As evidence of tablet devices' direct impact on the printing industry, Huberty pointed out that printing and writing paper demand in the U.S. has fallen 9 percent since the iPad was first released in April 2010. As of the fourth quarter of 2011, paper demand is down a total of 24 percent since it reached a peak in 2006.











"The potential 16% downside risk reported in our survey does not seem unrealistic given recent paper trends," Huberty told investors.



The analyst described tablet penetration in the enterprise as "nascent," while noting that rapid growth is taking place. Citing figures from IDC, she noted that the percentage of tablets in the enterprise as compared to the entire tablet market has risen to 5.6 percent, up from 0.8 percent in first quarter of 2010, the quarter before Apple released the iPad.











Huberty also quoted Apple CFO Peter Oppenheimer as saying the iPad has experienced "unprecedented adoption in business" during a recent quarterly earnings conference call. According to Oppenheimer, nearly all of the top Fortune 500 companies are actively using iPads.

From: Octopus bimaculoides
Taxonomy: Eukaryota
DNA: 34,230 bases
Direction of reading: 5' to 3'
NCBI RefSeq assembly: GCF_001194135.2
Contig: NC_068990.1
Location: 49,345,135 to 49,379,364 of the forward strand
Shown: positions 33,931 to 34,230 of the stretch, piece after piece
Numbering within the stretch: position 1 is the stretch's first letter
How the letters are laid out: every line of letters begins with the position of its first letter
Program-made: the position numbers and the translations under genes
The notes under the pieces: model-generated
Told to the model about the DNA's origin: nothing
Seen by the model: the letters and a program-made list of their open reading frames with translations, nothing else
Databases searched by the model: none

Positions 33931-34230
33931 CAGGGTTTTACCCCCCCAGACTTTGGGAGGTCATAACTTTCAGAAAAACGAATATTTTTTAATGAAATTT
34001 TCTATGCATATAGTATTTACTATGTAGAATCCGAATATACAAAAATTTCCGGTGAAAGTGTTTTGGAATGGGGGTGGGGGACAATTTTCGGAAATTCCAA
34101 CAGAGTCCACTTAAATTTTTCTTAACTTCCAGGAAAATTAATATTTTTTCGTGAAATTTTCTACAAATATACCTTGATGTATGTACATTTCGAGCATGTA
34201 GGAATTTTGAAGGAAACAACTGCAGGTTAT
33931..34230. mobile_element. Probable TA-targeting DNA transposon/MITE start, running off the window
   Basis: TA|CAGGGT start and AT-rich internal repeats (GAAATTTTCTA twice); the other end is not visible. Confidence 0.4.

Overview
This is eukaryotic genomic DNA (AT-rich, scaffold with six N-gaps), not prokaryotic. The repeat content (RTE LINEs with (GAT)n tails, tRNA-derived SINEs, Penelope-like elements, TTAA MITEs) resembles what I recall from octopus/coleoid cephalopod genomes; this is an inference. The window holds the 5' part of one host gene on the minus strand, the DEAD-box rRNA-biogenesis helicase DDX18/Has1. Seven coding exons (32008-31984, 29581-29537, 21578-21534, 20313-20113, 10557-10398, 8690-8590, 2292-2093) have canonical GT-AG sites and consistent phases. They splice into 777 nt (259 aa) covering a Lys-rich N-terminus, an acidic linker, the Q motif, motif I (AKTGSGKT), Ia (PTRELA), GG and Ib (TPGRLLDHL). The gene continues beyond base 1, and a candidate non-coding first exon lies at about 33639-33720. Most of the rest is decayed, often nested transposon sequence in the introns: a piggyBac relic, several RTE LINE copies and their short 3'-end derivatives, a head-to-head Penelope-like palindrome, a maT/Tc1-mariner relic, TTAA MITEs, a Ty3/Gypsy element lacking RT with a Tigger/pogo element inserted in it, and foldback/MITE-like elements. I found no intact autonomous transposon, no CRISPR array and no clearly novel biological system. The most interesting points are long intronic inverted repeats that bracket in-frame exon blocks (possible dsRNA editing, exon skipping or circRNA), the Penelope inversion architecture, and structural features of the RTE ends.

According to one recent enterprise study, Apple has a dominant market share in the industry. Enterprise mobile services vendor Good Technology found the iPad to have an unrivaled 96 percent share of tablets in the fourth quarter of 2011.



Apple sold a record 15.43 million iPads in the December 2011 quarter. Estimates from one market research firm noted Apple's global market share during the period as 58 percent.



[ View article on AppleInsider ]

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Comments

  • solipsismxsolipsismx Posts: 19,566member
    I hadn't thought of this before but I can clearly see how a tablet would reduce the need for a lot of printed materials in ways the emails and network shares couldn't.



    PS: The last thing Kodak had was printing and now that is also dwindling.
  • dickprinterdickprinter Posts: 1,060member
    Quote:
    Originally Posted by SolipsismX View Post




    PS: The last thing Kodak had was printing and now that is also dwindling.



    Funny you should say that, Apple is going for the throat.



    http://www.bloomberg.com/news/2012-0...ringement.html



    I realize this suit is about camera tech and image previews but it does't change the fact that Apple is serious about protecting their IP and they obviously don't care about kicking Kodak while they're down.



    That's business!